During a dance you'll see various items that can be picked up. Some of these are multiplayer specific items (the game allows two players to compete simultaneously). There are items that can multiply the score you earn for 10 seconds, fill your Boogie Meter with Boogie Power and give you 5, 10 or 25 tokens to spend in the game's shop. Multiplayer specific pick up items include the Reversomatic, which inverts your opponents controls for a short duration and Freeze Burn, which makes it impossible for your opponent to move for a while.

It's perfectly natural to think that having to sing in the microphone is an aspect of the game that's going to give deaf gamers problems. In normal circumstances it would do but that's not really the case in Boogie. Like in the Wii version, you don't have to sing at all. I successfully passed the singing challenges by blowing into the microphone. An arrow icon indicates if you're getting the pitch right whilst singing (or blowing etc.) so there's absolutely no need to hear what's going on in order to play the Karaoke events. The song lyrics are shown on screen but their worth is questionable if you're just blowing into the microphone.

In addition to the singing and dancing you can also create your own video clips of your character in the Video Maker mode. Essentially you have a choice of dancing, dance and singing or dance then sing. Once you've completed your dancing/singing or dancing you'll have the options of applying various video effects and adding text to the recording. The whole thing works fairly well, although it's nothing more than novelty value and you certainly won't bother with the Video Mode much once you've had a dabble a couple of times.

Boogie was a good looking Wii game and the PlayStation 2 version looks almost as good. As you can see from the screenshots, the game has a unique almost 3D, cel-shaded look to it. The characters all look good and animate quite nicely as they are moving around on the dance floor. The general performance of the game is fine but the load times are noticeably longer on the PlayStation 2 version, which certainly comes as no surprise.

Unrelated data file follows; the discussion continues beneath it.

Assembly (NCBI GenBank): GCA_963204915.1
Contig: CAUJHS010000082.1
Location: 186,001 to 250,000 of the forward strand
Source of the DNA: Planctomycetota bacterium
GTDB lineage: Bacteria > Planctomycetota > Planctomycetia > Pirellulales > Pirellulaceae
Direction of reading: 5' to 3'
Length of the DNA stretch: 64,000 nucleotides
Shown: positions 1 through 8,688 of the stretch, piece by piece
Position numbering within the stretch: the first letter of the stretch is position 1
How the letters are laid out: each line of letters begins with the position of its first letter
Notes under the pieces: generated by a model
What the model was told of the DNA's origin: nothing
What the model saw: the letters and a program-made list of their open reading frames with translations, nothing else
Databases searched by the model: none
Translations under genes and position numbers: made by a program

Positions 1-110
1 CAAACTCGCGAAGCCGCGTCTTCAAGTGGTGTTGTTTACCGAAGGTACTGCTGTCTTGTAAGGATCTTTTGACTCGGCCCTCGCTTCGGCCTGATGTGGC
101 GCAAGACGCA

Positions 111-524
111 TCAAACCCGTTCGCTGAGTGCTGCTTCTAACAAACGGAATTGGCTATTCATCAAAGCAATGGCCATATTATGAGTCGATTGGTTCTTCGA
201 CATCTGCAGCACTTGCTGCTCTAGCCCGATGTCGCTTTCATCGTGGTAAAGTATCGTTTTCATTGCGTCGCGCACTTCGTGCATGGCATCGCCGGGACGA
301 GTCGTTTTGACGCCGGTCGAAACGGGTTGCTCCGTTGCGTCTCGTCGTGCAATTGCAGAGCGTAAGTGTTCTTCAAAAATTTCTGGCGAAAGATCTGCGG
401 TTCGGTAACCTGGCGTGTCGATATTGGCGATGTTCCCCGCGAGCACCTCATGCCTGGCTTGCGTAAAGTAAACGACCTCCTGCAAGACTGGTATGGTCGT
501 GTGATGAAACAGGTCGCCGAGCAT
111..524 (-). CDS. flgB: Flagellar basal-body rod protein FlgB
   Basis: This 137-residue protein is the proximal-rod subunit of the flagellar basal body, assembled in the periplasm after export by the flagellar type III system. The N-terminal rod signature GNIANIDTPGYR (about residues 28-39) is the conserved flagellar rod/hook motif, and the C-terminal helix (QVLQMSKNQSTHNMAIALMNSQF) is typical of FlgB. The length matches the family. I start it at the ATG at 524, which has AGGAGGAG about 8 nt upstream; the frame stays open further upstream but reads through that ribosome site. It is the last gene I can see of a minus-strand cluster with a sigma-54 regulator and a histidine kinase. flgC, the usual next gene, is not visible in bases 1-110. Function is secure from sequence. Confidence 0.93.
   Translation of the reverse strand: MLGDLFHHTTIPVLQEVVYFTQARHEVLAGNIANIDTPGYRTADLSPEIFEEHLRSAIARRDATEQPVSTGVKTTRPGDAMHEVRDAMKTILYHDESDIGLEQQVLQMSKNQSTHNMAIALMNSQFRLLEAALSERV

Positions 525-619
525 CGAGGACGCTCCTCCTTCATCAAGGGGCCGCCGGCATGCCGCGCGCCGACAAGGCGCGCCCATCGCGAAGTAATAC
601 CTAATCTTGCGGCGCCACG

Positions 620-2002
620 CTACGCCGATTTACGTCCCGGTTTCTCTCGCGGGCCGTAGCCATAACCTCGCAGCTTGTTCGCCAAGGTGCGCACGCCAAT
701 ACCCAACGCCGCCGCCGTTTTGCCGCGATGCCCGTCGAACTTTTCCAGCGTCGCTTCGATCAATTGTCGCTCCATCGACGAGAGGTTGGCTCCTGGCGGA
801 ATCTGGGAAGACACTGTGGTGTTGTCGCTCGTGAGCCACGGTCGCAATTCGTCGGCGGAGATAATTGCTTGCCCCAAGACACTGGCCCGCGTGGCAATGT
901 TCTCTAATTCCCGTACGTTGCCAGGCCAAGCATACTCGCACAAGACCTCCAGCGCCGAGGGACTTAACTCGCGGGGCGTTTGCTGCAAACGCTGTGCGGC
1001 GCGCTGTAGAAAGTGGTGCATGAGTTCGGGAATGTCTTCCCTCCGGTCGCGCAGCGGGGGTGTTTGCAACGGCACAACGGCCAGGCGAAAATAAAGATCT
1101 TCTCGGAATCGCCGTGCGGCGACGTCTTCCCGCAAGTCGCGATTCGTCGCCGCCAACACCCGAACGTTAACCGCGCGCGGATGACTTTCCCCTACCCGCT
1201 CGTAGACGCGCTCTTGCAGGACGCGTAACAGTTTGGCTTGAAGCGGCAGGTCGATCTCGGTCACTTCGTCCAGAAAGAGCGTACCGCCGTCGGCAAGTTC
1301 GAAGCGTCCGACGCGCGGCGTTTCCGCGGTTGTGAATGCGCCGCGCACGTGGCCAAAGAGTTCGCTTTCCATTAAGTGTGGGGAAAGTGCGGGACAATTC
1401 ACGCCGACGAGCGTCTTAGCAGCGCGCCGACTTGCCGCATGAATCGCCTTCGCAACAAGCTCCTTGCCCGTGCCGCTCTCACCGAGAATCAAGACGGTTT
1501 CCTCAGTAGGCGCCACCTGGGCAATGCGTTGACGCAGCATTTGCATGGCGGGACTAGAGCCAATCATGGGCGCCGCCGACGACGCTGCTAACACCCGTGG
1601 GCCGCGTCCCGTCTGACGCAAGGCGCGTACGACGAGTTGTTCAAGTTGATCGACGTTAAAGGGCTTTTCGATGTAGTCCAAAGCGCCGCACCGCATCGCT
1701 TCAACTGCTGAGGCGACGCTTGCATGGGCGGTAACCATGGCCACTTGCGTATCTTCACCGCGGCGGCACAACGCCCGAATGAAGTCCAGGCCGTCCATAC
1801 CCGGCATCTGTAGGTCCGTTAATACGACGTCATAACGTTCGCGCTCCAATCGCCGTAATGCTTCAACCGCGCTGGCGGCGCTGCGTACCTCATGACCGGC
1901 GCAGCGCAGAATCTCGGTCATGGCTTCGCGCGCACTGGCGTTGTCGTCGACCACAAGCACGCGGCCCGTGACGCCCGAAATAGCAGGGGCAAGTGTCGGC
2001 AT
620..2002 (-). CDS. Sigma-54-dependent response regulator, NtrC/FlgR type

We've already mentioned various aspects of Boogie's suitability for deaf gamers and it's surprisingly not that bad. An on screen meter gives you a visual representation of the beat you need to keep. An arrow icon indicator shows you if you're getting your pitch right during the karaoke sessions. You don't need to be able to hear or sing as you're shown on screen when you need to sing (or blow). The story dialogue is text only (with some gibberish speech thrown in) so you'll be able to follow exactly what's going on. In fact it's not bad at all for deaf gamers. The tutorial you're forced to sit through isn't subtitled, but it's possible to work out what needs to be done.

Boogie probably isn't a game that deaf gamers are going to be interested in but there's certainly nothing here to cause them any real problems. Of course whether you would want to purchase a game simply to blow into a microphone (or tap on it) is another matter. At least you wouldn't have any problems playing the game with a hearing friend. Like the Wii version, it could have been a lot better. In all honesty there's not a lot of challenge here and it's quite feasible that most will tire of the single-player game after a few short hours. The PlayStation 2 version is obviously a different experience because of the change in the controls but it's still not a great experience unfortunately and it's still far too easy.

Overall Game Rating 5.5/10

Deaf Gamers Classification

N/A